For example, take agitator Nazem Kadri. He's my dad's latest love-to-hate fixation on a post-Tucker Leafs team. Kadri, for the most part, is well-liked by fans and his teammates but hated by other fans and the opposing bench. I justified some of Kadri's more dubious hits against Ovechkin and others because, well, they started it. But what if Ovechkin had been a Leafs player, and Kadri on the Capitals roster -- would I still feel the same the way?

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Toronto Maple Leafs center Nazem Kadri (43) and Washington Capitals left wing Alex Ovechkin (8) come together in front of the Leafs net. April 19, 2017. (Photo: Richard Lautens/Toronto Star via Getty Images)

A more appropriate allegory would be the constant back and forth between the Liberals and the Conservatives during Question Period. The Conservatives criticize the Liberals for their staff's moving expenses, or the prime minister's lavish vacation. Meanwhile, Liberals fire back and reminisce on the Harper government's missteps of a gazebo with a $100,000 price tag, or the $16 spent on an outrageously expensive glass of orange juice. The hooting and hollering dies down for a while, but it's not long before the gloves come off again, and both benches dish out the cheap shots. (As for the NDP, they are an under-performing NHL expansion team in this metaphor, and the Stanley Cup is but a pipe dream.)

When a play doesn't go as planned, fans of any team admonish the system and the referees for awarding penalties against them. ("That ref has it out for us -- he must be Habs fan!") Journalists, like referees, are pummeled in the public sphere for bringing transgressions to light, when so often, they are just doing their job. (Fake referee -- sad!)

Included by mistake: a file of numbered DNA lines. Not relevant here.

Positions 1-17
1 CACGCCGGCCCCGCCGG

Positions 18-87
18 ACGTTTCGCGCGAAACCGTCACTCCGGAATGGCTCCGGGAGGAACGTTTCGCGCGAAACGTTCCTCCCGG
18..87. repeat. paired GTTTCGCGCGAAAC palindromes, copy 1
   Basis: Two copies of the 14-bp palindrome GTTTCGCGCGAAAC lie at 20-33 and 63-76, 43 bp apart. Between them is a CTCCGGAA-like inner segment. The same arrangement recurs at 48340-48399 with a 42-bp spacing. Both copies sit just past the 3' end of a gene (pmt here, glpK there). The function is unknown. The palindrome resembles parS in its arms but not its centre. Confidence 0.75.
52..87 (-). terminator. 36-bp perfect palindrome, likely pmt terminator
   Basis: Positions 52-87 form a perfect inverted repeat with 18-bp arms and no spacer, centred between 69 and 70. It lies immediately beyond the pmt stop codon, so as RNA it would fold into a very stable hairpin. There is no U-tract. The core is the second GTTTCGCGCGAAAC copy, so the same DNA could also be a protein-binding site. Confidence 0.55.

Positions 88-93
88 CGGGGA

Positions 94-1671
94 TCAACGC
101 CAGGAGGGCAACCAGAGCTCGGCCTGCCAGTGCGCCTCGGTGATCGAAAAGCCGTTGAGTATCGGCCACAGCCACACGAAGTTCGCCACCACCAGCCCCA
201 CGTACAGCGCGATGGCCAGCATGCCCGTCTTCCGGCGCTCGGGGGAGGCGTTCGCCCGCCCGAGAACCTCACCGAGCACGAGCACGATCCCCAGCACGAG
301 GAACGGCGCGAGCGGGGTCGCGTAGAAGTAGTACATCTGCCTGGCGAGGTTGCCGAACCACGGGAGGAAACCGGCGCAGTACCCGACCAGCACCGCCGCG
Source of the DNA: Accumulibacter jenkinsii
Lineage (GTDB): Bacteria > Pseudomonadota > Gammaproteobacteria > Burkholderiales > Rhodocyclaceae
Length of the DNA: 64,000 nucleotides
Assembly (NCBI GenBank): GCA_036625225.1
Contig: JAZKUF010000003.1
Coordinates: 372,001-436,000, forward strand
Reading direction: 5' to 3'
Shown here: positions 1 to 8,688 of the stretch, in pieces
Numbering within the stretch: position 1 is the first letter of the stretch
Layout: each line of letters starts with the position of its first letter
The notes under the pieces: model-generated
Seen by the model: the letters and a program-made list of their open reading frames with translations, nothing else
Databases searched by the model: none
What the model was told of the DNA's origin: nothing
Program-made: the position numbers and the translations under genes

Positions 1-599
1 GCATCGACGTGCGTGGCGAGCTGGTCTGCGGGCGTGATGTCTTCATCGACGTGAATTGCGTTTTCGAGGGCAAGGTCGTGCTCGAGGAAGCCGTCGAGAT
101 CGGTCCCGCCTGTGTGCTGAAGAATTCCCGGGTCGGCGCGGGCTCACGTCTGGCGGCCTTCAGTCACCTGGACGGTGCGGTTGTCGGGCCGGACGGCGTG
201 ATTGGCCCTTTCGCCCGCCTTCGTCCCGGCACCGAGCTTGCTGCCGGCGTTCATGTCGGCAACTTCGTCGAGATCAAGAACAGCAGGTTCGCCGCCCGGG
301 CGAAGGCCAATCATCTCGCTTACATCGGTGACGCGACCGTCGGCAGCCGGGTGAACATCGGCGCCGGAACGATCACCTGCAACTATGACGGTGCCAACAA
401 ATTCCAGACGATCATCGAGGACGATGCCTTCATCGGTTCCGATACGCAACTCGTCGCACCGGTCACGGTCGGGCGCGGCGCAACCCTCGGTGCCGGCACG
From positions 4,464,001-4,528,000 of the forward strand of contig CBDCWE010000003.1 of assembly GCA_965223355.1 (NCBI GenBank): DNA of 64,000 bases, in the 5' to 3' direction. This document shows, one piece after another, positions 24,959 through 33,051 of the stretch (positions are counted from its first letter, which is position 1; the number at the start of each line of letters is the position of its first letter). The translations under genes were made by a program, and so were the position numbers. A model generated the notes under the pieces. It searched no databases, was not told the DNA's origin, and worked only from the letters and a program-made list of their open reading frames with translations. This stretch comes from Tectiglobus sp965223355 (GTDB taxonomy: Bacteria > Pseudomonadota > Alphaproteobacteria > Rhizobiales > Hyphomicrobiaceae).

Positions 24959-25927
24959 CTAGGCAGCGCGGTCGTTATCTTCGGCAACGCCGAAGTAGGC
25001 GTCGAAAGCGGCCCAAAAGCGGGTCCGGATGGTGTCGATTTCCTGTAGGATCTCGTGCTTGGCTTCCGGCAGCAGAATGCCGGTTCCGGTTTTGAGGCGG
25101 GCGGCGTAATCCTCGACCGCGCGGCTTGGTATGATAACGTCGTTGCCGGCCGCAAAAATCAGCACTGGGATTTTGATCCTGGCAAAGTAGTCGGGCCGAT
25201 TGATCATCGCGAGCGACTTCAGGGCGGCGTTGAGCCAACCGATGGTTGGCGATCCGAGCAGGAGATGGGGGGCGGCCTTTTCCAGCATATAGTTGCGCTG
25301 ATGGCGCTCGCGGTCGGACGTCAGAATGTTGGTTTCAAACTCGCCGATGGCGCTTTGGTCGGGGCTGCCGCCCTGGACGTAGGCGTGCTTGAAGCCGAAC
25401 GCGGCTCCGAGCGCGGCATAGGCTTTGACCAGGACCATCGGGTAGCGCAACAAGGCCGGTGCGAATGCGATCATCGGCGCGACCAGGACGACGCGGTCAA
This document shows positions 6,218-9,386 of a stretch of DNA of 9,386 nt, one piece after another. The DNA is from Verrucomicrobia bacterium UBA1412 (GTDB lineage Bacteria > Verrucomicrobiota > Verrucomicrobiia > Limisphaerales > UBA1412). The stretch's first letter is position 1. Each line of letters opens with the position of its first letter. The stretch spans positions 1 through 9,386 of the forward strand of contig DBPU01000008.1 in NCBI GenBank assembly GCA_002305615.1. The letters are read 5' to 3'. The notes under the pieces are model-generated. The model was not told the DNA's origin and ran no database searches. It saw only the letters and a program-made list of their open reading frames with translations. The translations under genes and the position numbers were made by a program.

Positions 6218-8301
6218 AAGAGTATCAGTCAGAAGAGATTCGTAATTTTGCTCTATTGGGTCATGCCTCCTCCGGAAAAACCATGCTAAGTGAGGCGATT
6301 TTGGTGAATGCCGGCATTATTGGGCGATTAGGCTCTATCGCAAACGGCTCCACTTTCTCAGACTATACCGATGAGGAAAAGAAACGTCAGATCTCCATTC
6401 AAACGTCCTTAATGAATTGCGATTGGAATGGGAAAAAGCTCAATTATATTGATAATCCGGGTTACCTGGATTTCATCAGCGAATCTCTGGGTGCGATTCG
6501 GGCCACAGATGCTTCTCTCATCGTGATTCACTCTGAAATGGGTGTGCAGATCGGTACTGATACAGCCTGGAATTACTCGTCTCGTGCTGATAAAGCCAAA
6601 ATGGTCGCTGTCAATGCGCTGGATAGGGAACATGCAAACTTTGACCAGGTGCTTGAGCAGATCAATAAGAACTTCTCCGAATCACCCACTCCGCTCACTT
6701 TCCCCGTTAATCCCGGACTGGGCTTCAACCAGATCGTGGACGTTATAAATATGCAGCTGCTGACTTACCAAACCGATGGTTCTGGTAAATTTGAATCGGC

And what of those fair-weather fans and bandwagon jumpers? This apathetic bunch is swept-up in the excitement of the brightly-coloured signs and a promise of victory, but after all is said and done, they are nowhere to be found. It doesn't help matters either that the NHL and federal political parties cater to an elitist crowd, no matter what team you're on. Either way, the seats closest to the action will cost you a bundle.

It's a guarantee that my dad and I will watch the Leafs in the playoffs in the coming years. (I can hear him reading this out loud, saying "If they make the playoffs.") He will rejoice when they go to the penalty box, and sulk when they score, let alone if they win. As per my traditions, I'll hang my Toronto Maple Leafs flag from the car, and don my Kyle Wellwood jersey for good luck. (I still mourn Wellwood's premature exodus -- a truly talented stick handler who became a martyr during the organization's Dark Ages.)

And as for my dad and me, stubbornness is a dominant gene in our family, so for the moment, we have no choice but to agree to disagree. Looking on the bright side though, things could be worse.

He could be a Sens fan.